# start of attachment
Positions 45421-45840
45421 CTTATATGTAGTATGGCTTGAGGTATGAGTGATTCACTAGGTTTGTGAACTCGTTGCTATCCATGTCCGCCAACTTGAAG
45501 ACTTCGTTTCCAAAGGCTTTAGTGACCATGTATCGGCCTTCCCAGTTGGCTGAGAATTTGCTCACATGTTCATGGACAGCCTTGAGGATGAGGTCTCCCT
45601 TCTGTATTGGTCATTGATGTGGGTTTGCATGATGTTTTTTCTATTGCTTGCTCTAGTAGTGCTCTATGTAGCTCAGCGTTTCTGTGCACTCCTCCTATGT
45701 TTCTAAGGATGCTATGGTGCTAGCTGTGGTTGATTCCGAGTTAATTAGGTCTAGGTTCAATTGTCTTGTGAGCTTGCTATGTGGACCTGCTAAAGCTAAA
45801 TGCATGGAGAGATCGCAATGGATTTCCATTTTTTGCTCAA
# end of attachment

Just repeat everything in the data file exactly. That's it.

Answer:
Positions 45421-45840
45421 CTTATATGTAGTATGGCTTGAGGTATGAGTGATTCACTAGGTTTGTGAACTCGTTGCTATCCATGTCCGCCAACTTGAAG
45501 ACTTCGTTTCCAAAGGCTTTAGTGACCATGTATCGGCCTTCCCAGTTGGCTGAGAATTTGCTCACATGTTCATGGACAGCCTTGAGGATGAGGTCTCCCT
45601 TCTGTATTGGTCATTGATGTGGGTTTGCATGATGTTTTTTCTATTGCTTGCTCTAGTAGTGCTCTATGTAGCTCAGCGTTTCTGTGCACTCCTCCTATGT
45701 TTCTAAGGATGCTATGGTGCTAGCTGTGGTTGATTCCGAGTTAATTAGGTCTAGGTTCAATTGTCTTGTGAGCTTGCTATGTGGACCTGCTAAAGCTAAA
45801 TGCATGGAGAGATCGCAATGGATTTCCATTTTTTGCTCAA